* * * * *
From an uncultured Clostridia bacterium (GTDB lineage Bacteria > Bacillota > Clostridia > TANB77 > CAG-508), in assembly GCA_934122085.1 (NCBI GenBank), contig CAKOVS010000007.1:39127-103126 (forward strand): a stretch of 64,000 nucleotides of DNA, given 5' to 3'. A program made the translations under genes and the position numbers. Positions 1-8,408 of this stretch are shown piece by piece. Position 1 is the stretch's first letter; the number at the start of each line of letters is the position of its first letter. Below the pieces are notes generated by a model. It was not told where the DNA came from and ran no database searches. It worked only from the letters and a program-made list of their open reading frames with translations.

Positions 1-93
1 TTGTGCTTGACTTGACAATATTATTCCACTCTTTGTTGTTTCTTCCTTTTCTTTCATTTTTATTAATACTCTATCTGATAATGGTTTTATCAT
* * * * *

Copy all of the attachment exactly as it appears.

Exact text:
From an uncultured Clostridia bacterium (GTDB lineage Bacteria > Bacillota > Clostridia > TANB77 > CAG-508), in assembly GCA_934122085.1 (NCBI GenBank), contig CAKOVS010000007.1:39127-103126 (forward strand): a stretch of 64,000 nucleotides of DNA, given 5' to 3'. A program made the translations under genes and the position numbers. Positions 1-8,408 of this stretch are shown piece by piece. Position 1 is the stretch's first letter; the number at the start of each line of letters is the position of its first letter. Below the pieces are notes generated by a model. It was not told where the DNA came from and ran no database searches. It worked only from the letters and a program-made list of their open reading frames with translations.

Positions 1-93
1 TTGTGCTTGACTTGACAATATTATTCCACTCTTTGTTGTTTCTTCCTTTTCTTTCATTTTTATTAATACTCTATCTGATAATGGTTTTATCAT